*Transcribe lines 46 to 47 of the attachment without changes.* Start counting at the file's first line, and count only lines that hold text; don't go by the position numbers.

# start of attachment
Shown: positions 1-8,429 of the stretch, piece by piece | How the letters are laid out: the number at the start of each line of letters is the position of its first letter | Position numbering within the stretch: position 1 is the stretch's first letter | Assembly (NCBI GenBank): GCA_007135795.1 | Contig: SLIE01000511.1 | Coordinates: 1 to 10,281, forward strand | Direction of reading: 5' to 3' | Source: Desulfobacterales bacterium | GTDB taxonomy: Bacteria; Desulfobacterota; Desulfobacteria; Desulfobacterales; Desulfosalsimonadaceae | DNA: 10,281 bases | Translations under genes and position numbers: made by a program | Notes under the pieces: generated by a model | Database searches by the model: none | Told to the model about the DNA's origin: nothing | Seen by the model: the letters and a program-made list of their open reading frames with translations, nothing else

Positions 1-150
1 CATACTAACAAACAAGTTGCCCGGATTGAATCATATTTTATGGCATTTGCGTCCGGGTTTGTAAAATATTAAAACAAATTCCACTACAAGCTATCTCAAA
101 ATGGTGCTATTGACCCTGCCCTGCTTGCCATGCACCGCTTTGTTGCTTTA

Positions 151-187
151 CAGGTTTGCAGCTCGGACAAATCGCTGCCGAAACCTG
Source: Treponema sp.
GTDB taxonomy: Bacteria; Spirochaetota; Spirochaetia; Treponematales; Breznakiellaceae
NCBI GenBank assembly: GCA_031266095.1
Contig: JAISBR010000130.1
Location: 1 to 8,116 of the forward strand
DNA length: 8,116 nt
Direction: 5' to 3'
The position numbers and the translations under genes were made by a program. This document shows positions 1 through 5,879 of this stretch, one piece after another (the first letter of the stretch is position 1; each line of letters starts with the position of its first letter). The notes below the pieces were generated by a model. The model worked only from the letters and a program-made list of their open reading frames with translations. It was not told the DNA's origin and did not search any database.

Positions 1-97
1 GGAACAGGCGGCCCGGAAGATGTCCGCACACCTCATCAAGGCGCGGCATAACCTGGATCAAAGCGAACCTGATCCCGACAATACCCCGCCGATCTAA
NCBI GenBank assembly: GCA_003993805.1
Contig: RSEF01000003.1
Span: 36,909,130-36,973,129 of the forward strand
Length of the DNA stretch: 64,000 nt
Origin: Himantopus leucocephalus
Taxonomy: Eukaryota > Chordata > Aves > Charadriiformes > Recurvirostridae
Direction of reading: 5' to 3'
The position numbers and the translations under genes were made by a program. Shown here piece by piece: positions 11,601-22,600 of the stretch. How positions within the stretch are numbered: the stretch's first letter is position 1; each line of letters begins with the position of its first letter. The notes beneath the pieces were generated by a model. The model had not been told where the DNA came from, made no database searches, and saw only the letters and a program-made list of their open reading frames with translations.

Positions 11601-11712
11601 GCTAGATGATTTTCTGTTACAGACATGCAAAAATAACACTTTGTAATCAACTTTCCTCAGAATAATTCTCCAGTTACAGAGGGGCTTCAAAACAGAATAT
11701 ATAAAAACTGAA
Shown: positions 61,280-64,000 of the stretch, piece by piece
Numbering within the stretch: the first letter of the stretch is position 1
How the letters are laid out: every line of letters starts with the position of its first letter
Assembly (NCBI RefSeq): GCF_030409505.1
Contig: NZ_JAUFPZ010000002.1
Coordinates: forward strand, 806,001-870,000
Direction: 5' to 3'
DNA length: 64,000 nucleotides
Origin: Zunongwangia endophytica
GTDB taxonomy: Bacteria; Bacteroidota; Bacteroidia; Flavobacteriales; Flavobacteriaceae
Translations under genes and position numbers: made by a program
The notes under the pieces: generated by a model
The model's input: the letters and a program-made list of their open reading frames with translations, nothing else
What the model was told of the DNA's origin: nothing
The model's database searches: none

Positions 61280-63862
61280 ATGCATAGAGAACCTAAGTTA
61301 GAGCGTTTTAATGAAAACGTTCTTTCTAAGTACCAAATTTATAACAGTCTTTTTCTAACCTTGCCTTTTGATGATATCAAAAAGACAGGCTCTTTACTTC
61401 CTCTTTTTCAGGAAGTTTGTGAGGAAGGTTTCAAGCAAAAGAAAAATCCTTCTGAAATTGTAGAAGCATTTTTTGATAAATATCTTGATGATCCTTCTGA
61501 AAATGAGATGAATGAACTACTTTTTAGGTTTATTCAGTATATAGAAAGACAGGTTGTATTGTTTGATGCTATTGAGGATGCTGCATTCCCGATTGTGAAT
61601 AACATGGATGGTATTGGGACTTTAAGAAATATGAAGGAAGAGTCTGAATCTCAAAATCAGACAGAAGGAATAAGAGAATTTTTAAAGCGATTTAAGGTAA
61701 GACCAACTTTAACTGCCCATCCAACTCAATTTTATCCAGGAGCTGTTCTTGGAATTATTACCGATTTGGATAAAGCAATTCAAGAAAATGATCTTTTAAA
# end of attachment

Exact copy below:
61401 CTCTTTTTCAGGAAGTTTGTGAGGAAGGTTTCAAGCAAAAGAAAAATCCTTCTGAAATTGTAGAAGCATTTTTTGATAAATATCTTGATGATCCTTCTGA
61501 AAATGAGATGAATGAACTACTTTTTAGGTTTATTCAGTATATAGAAAGACAGGTTGTATTGTTTGATGCTATTGAGGATGCTGCATTCCCGATTGTGAAT